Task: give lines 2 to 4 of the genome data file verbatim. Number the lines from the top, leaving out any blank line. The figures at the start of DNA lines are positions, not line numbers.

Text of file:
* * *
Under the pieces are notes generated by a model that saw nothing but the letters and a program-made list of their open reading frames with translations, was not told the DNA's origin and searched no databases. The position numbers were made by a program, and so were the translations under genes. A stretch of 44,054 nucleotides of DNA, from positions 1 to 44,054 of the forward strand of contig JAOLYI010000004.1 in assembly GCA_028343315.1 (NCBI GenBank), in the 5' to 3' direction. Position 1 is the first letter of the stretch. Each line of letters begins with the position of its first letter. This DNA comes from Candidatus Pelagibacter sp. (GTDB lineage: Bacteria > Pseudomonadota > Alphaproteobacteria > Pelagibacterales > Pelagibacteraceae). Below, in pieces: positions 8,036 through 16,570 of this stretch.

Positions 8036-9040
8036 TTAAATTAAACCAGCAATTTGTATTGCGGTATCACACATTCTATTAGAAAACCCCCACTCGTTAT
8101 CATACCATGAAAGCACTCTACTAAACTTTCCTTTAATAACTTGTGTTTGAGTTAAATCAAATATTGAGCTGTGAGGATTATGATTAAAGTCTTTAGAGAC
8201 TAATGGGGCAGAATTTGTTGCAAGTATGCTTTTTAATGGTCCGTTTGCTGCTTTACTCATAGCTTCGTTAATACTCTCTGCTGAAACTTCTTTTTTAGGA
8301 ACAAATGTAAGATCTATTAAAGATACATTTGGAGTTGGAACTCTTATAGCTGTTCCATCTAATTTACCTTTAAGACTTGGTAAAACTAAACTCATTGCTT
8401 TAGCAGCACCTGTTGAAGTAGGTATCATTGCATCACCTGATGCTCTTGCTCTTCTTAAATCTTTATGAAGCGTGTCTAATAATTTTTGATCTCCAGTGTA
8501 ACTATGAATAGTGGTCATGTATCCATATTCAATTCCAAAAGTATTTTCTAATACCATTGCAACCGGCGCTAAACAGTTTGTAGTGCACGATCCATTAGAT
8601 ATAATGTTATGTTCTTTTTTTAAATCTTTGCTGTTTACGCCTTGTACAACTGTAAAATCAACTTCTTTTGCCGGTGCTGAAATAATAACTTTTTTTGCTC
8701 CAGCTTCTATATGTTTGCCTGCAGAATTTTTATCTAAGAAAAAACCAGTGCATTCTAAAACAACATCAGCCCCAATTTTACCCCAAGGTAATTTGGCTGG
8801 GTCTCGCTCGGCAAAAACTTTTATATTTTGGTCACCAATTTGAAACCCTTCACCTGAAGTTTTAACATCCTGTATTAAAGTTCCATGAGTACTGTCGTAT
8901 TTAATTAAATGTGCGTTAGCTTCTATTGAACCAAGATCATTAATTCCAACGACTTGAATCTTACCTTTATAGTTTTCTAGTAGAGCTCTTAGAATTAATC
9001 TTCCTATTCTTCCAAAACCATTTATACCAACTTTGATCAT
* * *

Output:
Positions 8036-9040
8036 TTAAATTAAACCAGCAATTTGTATTGCGGTATCACACATTCTATTAGAAAACCCCCACTCGTTAT
8101 CATACCATGAAAGCACTCTACTAAACTTTCCTTTAATAACTTGTGTTTGAGTTAAATCAAATATTGAGCTGTGAGGATTATGATTAAAGTCTTTAGAGAC